Toby Young, Eugenics, IQ, and the Poor (part 2)

Having staked out the claim in my last post that even if Toby Young’s claims about intelligence and embryo selection in his essay are eugenic, that’s not the end of the moral argument, I’m now going to have a quick look at the reasons why I think his claim does fail.  The roots of the failure […]

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Toby Young, Eugenics, IQ, and the Poor (part 1)

The response to Toby Young’s appointment to the new Office for Students has covered the whole range from “He’s not the best person for the job” to “He’s the worst person for the job”.  Some of the reasons offered have to do with unsavoury comments about women; some have to do with his general lack […]

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Pedophilia and Child Sexual Abuse Are Two Different Things — Confusing Them is Harmful to Children

By Brian D. Earp (@briandavidearp) Note: this post appeared first at the Practical Ethics blog and is being re-posted. Pedophilia and Child Sexual Abuse Are Two Different Things — Confusing Them is Harmful to Children Republican politician Roy Moore has been accused of initiating sexual contact with a 14-year-old girl when he was in his early […]

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Conflicting Interpretations or Conflicting Opinions? Being Clear about the UN-CRPD

Guest Post: Matthé Scholten and Jakov Gather Article: Adverse consequences of article 12 of the UN Convention on the Rights of Persons with Disabilities for persons with mental disabilities and an alternative way forward When a patient is incompetent to make a particular treatment decision due to impaired decision-making capacity, it is common practice that the […]

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“Top of the Lake” may Sink as a Procedural, but Look Beneath the Surface

A couple of weeks ago, BioNews invited me to review Top of the Lake; but since it’s relevant to the kinds of things that appear in the JME, I thought I’d repost it here. There’s a moment in the final episode of this second series of Jane Campion’s Top of the Lake where Nicole Kidman’s character […]

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Charlie Gard: An Ethical Analysis of a Legal Non-Problem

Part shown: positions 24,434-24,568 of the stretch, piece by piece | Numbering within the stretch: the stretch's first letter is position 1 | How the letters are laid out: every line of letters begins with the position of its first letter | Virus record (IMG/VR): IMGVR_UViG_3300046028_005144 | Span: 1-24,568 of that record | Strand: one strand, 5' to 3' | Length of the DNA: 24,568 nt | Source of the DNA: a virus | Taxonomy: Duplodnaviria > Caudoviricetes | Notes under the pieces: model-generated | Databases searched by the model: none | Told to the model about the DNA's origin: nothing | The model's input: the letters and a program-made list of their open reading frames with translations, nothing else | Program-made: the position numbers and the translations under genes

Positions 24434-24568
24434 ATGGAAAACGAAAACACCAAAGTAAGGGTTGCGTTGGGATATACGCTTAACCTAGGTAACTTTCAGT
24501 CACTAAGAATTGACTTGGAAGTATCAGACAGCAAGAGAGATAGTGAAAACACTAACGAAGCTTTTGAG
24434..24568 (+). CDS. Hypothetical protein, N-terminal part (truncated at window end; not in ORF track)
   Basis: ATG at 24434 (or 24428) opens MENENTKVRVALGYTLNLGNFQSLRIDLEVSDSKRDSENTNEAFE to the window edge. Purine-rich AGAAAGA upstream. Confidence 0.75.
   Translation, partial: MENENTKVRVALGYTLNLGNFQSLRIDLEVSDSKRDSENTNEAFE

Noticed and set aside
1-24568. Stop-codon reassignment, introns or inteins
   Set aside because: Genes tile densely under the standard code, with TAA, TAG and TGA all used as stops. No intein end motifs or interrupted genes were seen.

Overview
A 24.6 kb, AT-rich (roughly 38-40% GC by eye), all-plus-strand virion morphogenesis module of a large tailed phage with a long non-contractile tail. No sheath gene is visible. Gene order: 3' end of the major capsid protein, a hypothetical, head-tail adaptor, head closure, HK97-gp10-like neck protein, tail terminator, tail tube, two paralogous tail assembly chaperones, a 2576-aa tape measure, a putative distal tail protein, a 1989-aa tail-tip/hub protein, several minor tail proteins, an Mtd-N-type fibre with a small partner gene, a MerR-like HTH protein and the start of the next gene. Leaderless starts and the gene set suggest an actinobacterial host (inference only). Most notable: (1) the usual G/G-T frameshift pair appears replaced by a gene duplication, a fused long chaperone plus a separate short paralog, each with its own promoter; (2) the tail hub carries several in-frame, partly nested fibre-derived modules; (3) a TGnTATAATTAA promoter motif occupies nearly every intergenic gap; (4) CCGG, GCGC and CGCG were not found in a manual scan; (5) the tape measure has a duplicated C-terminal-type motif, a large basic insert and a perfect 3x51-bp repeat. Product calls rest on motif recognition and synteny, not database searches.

(Cross-posted from EJIL: Talk!) For those with an internet connection and an interest in current affairs, the story of Charlie Gard been hard to avoid recently.  A decent précis is available here; but it’s worth rehearsing. Shortly after his birth, Charlie’s health began to deteriorate, and he was diagnosed with a terminal and incurable mitochondrial […]

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Re: Nudges in a Post-truth World 

Guest Post: Nathan Hodson  In a recent article in the Journal of Medical Ethics, Neil Levy has developed a concept of “nudges to reason,” offering a new tool for those trying to reconcile medical ethics with the application of behavioural psychological research – a practice known as nudging. Very roughly, nudging means adjusting the way choices […]

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Never Let an Ill Child Go to Waste

The Charlie Gard saga is one about which I’ve been reluctant to say anything, not least because plenty of other people have said plenty elsewhere.  Sometimes they add heat, and sometimes they add light. Beneath everything, the story is fairly simple: a small child is terribly ill; it is agreed by medical opinion that continued […]

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Donald Trump’s Mental Health (again)

The speculation about Donald Trump’s mental health that was doing the rounds earlier in the year seems to have died down a bit.  That’s to be expected; like it or not, his Presidency is now part of normal life.  But I’ve been lagging in my blogging here, and so it’s only now that I’ve got […]

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Diagnosing Trump

It doesn’t take too much time on the internet to find people talking with some measure of incredulity about Donald Trump.  Some of this talk takes the tone of horrified fascination; some of it is mocking (and is accompanied by correspondingly mocking images); and some people are wondering aloud about his mental health.  In this […]

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